Global food firms unite to demand climate action
The chief executives of 10 multinational food and beverage companies including Mars, Nestlé and Unilever have come together to urge political leaders to forge a robust climate deal in Paris this December.
The companies have today (1 October) written a joint letter addressed to ‘US and global leaders’; impelling them to act swiftly and decisively on global warming, which poses a direct threat to global food supplies. (Scroll down to read letter).
They have also jointly pledged to boost their companies’ sustainability efforts; advocate enforceable, science-based carbon reduction targets, and share their own best practices to encourage other global companies to join their climate efforts.
The letter, co-ordinated by sustainability advocacy organisation Ceres, states: “The challenge presented by climate change will require all of us - government, civil society and business - to do more with less. For companies like ours, that means producing more food on less land using fewer natural resources. If we don’t take action now, we risk not only today’s livelihoods, but also those of future generations.
“We are asking you to embrace the opportunity presented to you in Paris, and to come back with a sound agreement, properly financed, that can affect real change. We are ready to meet the climate challenges that face our businesses. Please join us in meeting the climate challenges that face the world.”
The signatories, which also includes General Mills, Kellogg Company and Danone, make three pledges within the letter. They say they will: -
- Re-energize our continued efforts to ensure that our supply chain becomes more sustainable, based on our own specific targets;
- Talk transparently about our efforts and share our best practices so that other companies and other industries are encouraged to join us in this critically important work;
- Use our voices to advocate for governments to set clear, achievable, measurable and enforceable science-based targets for carbon emissions reductions.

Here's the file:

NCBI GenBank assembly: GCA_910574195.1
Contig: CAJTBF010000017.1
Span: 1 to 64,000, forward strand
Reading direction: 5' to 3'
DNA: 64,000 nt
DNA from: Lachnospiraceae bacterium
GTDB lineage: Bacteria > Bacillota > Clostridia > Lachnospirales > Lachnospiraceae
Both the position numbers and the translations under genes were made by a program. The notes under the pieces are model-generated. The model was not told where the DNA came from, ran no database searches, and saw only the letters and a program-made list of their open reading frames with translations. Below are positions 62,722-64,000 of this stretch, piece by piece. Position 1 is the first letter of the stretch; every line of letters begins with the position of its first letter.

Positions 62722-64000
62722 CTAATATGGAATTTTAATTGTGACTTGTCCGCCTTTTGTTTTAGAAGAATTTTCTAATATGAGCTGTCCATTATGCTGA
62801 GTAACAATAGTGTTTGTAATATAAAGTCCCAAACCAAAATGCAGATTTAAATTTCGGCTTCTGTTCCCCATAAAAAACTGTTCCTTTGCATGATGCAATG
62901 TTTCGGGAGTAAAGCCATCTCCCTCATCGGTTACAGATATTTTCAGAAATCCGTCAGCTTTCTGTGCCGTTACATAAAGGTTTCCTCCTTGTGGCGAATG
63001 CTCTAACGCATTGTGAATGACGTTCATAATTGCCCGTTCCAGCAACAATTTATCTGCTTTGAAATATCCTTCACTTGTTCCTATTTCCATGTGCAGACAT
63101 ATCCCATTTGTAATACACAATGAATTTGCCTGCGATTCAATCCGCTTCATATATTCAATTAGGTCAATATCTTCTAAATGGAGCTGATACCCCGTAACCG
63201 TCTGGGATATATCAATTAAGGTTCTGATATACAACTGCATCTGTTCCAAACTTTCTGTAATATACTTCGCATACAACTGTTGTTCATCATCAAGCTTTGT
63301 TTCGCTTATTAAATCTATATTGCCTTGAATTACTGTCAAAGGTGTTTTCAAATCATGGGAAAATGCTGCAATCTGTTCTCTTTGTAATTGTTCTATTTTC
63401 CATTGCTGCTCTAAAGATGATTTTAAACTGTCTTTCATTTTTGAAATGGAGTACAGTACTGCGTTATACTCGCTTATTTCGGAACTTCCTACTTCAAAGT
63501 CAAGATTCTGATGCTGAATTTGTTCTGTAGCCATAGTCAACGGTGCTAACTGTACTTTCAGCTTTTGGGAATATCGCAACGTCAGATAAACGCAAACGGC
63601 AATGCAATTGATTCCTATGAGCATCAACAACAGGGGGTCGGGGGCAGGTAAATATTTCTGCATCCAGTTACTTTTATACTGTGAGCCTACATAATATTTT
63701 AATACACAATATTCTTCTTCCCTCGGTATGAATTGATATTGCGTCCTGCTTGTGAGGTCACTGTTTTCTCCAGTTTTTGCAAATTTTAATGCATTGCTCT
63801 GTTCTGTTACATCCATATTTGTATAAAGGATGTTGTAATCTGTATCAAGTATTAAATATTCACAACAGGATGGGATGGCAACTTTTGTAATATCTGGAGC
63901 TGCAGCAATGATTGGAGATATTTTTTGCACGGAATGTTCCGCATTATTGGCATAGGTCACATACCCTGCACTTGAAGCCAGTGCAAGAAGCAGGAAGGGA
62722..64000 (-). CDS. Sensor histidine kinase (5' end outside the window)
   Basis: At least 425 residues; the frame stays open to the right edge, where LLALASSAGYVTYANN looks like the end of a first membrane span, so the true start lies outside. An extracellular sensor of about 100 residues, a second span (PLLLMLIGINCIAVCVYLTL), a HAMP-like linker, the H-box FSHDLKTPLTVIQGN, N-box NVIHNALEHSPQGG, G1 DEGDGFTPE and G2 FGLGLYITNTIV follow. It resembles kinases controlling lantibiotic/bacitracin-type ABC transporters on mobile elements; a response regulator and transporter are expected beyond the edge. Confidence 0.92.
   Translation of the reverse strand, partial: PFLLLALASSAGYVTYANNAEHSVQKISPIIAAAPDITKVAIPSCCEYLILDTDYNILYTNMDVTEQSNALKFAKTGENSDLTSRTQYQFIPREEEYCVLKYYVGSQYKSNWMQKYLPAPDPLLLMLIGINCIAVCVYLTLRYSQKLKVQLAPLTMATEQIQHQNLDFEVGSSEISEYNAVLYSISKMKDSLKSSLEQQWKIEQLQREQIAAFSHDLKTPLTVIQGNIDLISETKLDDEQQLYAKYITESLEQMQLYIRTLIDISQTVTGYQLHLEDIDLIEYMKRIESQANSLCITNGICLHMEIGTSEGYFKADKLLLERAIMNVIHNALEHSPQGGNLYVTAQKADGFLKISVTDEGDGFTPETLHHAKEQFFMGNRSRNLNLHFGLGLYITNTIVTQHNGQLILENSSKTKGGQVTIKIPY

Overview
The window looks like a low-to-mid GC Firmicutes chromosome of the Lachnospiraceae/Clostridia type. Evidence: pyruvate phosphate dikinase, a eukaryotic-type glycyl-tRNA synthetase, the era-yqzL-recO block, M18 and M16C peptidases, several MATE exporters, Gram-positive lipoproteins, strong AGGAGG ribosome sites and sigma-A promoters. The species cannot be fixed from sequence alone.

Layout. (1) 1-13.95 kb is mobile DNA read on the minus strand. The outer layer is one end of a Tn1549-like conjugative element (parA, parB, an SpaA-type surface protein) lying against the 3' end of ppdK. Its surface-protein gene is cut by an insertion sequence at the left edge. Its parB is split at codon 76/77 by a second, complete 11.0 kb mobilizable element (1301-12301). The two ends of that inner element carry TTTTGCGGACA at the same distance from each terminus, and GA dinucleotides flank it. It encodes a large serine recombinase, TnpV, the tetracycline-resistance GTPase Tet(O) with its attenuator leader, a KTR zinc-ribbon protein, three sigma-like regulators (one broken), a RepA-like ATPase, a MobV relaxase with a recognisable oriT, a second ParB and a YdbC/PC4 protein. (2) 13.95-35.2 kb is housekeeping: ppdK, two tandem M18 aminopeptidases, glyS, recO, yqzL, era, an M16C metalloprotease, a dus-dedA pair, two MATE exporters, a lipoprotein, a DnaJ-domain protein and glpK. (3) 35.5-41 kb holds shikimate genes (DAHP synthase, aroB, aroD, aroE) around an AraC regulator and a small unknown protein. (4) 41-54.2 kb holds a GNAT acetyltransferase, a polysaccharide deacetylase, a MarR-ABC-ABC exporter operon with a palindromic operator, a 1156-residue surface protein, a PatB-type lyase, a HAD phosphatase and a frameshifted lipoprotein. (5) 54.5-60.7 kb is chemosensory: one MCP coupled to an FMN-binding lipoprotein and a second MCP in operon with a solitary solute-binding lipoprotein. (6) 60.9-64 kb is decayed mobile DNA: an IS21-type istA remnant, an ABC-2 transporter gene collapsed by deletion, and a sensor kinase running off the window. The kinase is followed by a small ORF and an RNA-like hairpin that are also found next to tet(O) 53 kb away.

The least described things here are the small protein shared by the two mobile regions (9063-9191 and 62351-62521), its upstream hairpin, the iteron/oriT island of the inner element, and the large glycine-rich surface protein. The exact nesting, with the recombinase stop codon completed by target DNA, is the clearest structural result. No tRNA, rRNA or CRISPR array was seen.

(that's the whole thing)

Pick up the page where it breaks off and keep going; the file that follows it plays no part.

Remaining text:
The Intergovernmental Panel on Climate Change (IPCC) estimates that, by 2030, the effects of global warming will be seen across a wide spectrum of crops in both arid and non-arid regions, with changes in temperature and rainfall patterns leading to food price rises of between 3% and 84% by 2050.
It is hoped that a bold, internationally binding agreement developed at the UN’s COP21 meeting in Paris in 60 days’ time could mitigate the effects of climate change by keeping global warming below the 2°C threshold.
Unilever’s chief executive Paul Polman, who last month received the United Nations' Champion of the Earth Award, said: “Businesses have a responsibility to act but we can’t do it alone. Consistent and credible government policy signals are essential, which is why we are urging political leaders to take action.”
Many of the letter’s signatories have already set ambitious targets for reducing emissions and driving sustainable sourcing in their supply chains. Mars, Unilever and Nestlé, for example, have each pledged to achieve 100% percent renewable energy across their operations, through the RE100 initiative.
This is the second letter that has been sent by industry to policymakers on climate change in the space of 24 hours. A group of 28 aviation industry CEOs and association leaders have written to governments calling for stronger support to reduce the sector’s environmental footprint.